Sunday, 12 January 2014

Dear Lupin - Letters to a Wayward Son - Book Review

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"Dear Lupin" is the collection of delightfully witty and wry letters sent to Mortimer Jr. from his ever exasperated father Roger, a racing pundit for the Sunday Times. Chronicling the various scrapes and escapades Charlie finds himself in, Roger is always a source of sound advice, humorous anecdotes and world weary remonstrations in the vain attempt to keep his errant son in check.

 Much of this stems from the generation gap between father and son, with Charlie more at leisure to peruse the fruits of life more flagrantly than his father would like. Holidaying with deplorable friends or else dabbling in drink and drugs is at odds with the more mundane chagrins of Roger's life, including dull acquaintances at dinner parties, the excessive drinking habits of Charlie's' mother and the ever salient fact of growing old. 

"I had a bad and painful attack of gout last week and now I have a throat infection and am partially deaf. Getting old is revolting and I hate it."

  Roger Mortimer's letters never failed to make me grin with delight as he litters his correspondence with random digressions and stories of oddball relatives, the exploits of a family pet or the death count of a nearby car accident. Despite the numerous allusions to his disappointment towards Charlie's foibles and shortcomings, including many a failed (or lack thereof) attempt at respectability, Roger's affection for his son is never in doubt. As Charlie flits erractically from one job to the other, Roger is the steadfast guardian, never failing to be the constant in his son's life.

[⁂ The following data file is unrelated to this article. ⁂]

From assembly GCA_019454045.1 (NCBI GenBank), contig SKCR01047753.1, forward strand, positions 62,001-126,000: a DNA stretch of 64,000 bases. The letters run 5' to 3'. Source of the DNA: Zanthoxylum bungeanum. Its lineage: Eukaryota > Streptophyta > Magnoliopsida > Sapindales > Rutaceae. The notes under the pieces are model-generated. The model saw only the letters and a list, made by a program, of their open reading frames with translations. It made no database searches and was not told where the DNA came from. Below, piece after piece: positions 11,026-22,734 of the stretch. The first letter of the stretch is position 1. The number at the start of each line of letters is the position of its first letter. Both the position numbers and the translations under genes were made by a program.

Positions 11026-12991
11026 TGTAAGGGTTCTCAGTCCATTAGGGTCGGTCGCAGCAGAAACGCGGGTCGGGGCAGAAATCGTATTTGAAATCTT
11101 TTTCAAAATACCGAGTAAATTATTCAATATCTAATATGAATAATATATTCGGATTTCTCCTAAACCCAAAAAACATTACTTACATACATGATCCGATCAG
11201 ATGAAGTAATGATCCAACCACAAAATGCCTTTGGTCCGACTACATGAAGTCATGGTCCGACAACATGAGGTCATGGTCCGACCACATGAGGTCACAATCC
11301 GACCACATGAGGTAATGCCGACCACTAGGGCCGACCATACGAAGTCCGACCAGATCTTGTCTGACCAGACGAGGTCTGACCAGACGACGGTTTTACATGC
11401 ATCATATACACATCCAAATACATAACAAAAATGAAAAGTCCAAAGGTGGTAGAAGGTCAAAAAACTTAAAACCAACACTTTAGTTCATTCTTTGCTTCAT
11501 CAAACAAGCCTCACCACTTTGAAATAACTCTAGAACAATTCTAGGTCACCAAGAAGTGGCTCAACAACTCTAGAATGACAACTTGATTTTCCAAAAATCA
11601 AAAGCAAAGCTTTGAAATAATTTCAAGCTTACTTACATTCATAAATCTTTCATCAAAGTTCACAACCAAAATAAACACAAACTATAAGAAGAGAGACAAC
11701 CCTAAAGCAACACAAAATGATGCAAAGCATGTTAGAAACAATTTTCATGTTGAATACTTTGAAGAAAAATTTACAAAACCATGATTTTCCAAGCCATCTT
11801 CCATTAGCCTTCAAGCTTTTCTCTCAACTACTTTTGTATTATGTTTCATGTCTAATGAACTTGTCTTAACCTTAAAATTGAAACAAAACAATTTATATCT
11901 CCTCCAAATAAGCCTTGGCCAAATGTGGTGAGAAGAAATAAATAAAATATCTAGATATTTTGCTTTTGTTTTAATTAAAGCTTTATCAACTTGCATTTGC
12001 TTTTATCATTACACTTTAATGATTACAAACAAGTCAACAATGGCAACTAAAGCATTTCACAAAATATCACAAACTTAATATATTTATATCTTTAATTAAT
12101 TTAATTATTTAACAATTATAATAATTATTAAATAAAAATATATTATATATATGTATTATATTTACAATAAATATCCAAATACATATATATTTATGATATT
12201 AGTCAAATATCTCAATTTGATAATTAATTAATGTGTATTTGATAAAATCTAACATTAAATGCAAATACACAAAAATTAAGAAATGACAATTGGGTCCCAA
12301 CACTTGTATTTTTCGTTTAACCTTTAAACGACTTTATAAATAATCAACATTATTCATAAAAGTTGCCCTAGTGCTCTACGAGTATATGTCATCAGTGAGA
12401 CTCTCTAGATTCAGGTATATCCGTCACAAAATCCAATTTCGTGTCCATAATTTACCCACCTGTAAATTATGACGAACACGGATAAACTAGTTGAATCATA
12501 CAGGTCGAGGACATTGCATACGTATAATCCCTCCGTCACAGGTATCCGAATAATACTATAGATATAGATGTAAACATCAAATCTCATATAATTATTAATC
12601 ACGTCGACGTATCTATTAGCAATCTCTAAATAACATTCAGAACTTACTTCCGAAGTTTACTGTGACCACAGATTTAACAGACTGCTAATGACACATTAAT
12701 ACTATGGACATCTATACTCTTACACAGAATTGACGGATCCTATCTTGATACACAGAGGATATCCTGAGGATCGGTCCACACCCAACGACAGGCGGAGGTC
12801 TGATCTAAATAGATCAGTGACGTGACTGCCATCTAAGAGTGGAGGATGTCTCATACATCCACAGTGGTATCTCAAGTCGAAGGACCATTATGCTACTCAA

Surprisingly, Dear Lupin doesn't include replies from Charlie (or Lupin, the moniker handed to him by his father after the erstwhile son in Diary of a Nobody). Instead Charlie provides small footnotes letting us know what points in his life Roger is alluding to. These too are a small source of laughter, as Charlie plays the part of the hapless, wayward son with real life panache. The collection also incorporates a handy go to list of people and places mentioned throughout the correspondence.

Dear Lupin is a unique, heartwarming vignette of the relationship between a father and son spanning from the late 1960s onwards. Not only are we granted an intimate look at one family's idiosyncratic life, but also the social context in general. Roger Mortimer has a wonderfully acerbic and eloquent way of writing, infusing Dear Lupin with a sepia toned melancholy for the lost art of letter writing.

Note: Dear Lupin is just one of three collections of letters from Roger Mortimer, with Dear Jane: My Father's Life and Letters and Dear Lumpy: Letters to a Disobedient Daughter the two remaining installments in this familial saga of correspondence.


  1. Hey! I just saw your comment on Laura (style and sushi) blog and the tartan scarf is from ASOS!

  2. I loved this book. I read it this time last year and the humour pulled me through a particularly difficult job. I think I liked that it was just letters from the witty Roger rather than seeing a correspondence between the two.

    Have you read Dear Lumpy: Letters to a Disobedient Daughter? It's his letters to Charlie's younger sister. I think Dear Jane will be out soon too.

    1. I'm glad you found comfort from this - I can see why. It's heartfelt for its candid humour and the affection is clearly there on Roger's part.

      I have yet to read the others in the series, but definitely will. Roger Mortimer is brilliant!